We had the chance recently to speak with Powell player Jane Rutter and find out more about her recent recording projects. Read more below as she discusses her two newest releases.
Tell us about your recent recording releases. How did these projects get off the ground? From what ideas were they born?
Last year I released two albums:
1. Flute Spirit: Dreams and Improvisations (July 2014)
I always want to create an album of improvised music that drew inspiration from the following:
· There is an organic, intrinsic connection between mankind and the sound of the flute.
· The flute is the oldest instrument known to man- in nearly every civilization on every continent there is to be a found a flute of some sort. Anthropologists believe early humans used the flute when language was inadequate.
· In Ovid’s metamorphosis, the flute was magically created by the god, Pan. Fashioned from a water-nymph and turned into river-reed, Ovid implies the Sufi ideal that the flute is a metaphor for the human, resonating with the breath of the divine.
Flute Spirit is in part a tribute to jazz flutist Paul Horn, (whose album Inside inspired me as a child). It’s an album of entirely improvised dreamlike, mystical & meditative flute music, on which I play - as well as my Powell - many of the Western Classical flutes & ethnic flutes in my collection. Nominated for an Aria Award (Australian Grammy), it represents a freedom of expression that is different to expression in classical interpretation.
2. Vivaldi: The Four Seasons (Released November 2014)
My record company had seen a concert I devised entitled ‘Four Seasons and a Goldfinch’ and (after the success of my albums & film, An Australian in Paris and French Kiss), wanted an ‘other than French’ album from me, but which nonetheless allowed me to pay tribute to my French flute-playing heritage. They knew that my mentor, the inspirational French flute virtuoso Jean-Pierre Rampal, had recorded The Four Seasons over 20 years ago, so they invited me to put my own imprimateur on the piece. Also featured on this album: two of Vivaldi’s best-loved flute concerti: the delightful Il Gardellino and the haunting La notte. Is a fresh new take on the world’s most popular classical piece. Originally written for solo violin, string orchestra and continuo, Vivaldi's The Four Seasons -a dynamic, vivid portrait of the moods and activities of the seasons- is entirely suited to virtuoso flute. The result is, I hope, an album that transports the listener to a world of imagination. I was to a degree influenced by my French string-playing colleagues, with whom I regularly perform in Paris, and who have a very brilliant, virtuosic yet tender take on the piece.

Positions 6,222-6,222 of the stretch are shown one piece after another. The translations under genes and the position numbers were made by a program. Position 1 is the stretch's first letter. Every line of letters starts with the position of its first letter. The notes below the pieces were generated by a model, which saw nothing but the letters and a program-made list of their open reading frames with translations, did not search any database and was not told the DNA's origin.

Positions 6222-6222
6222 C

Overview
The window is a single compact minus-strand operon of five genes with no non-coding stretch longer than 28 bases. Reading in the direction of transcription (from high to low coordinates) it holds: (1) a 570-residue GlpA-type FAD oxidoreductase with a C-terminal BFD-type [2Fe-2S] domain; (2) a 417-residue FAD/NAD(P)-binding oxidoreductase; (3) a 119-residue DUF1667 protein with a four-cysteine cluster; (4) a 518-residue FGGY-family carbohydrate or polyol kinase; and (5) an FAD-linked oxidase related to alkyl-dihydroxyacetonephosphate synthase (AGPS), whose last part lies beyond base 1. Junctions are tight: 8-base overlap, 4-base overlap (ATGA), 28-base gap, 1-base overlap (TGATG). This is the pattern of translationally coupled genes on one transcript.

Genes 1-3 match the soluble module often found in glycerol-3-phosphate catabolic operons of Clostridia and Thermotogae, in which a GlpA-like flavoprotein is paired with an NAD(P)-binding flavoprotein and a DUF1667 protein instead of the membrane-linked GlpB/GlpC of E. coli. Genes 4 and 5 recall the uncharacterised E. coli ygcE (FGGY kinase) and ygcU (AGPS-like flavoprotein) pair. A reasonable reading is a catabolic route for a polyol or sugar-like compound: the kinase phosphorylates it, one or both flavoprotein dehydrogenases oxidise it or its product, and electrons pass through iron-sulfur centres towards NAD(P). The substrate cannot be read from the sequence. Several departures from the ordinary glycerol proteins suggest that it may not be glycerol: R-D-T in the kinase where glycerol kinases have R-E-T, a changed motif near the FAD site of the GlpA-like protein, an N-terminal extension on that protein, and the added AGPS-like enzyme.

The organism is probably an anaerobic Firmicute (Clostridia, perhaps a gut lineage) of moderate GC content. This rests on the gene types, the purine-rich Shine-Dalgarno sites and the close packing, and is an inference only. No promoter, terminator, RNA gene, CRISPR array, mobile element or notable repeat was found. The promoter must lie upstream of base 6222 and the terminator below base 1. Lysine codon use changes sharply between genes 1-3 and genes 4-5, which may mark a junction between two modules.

What did you enjoy most about recording this music?
For the Vivaldi I loved the challenge of making the piece my own- incorporating some of the special effects possible on flute (as opposed to violin.) It was important to me to put my own stamp on this compelling, best-loved piece of classical music. I greatly admired the recordings of Jean-Pierre Rampal and James Galway, but also felt strongly that I wanted to create my own interpretation.
Alain Marion used to say: ‘Artists hear with colour, musicians paint with sound.” I found The Four Seasons the perfect piece to convey that notion. It contains such potent imagery. True to the Rampal School, I always play with communicative intent, with a narrative in my head and in my heart. The Four Seasons was one of the most innovative works of its day, and has continued to thrill audiences ever since. I remain faithful to Vivaldi’s original, and introduce new sounds and textures, which just aren’t possible on the violin.
To imply the chill of winter, the ice, the summer storms and other weather images, images of the animals, and nature, I used jet-whistles, flutter tonguing, subtle multi-phonics, and some multi-tracking. Unusual yet obvious choices, which work very well musically. Raymond Guiot Ancien Professeur du Conservatoire National Superieur de Paris, (one of my Parisian flute teachers) gave me the following testimonial just last week:
Jane est une tres grande musicienne et grande flutiste. Ses quatre saisons révèlent une interprétation personnelle ce qui est difficile a réaliser quand on joue ce hit de Vivaldi merci et brava comme disent les italiens!’ Raymond Guiot
(Translation ‘Jane is a truly great musician and a great flutist. Her Four Seasons reveal a personal interpretation which is difficult to achieve when playing this 'huge hit' by Vivaldi… thank you and 'Brava!' -as the Italians say! Raymond Guiot
I thoroughly enjoyed working with Sinfonia Australis: an orchestra of some of Australia’s finest baroque musicians including brilliant rising star, director harpsichordist, Erin Helyard.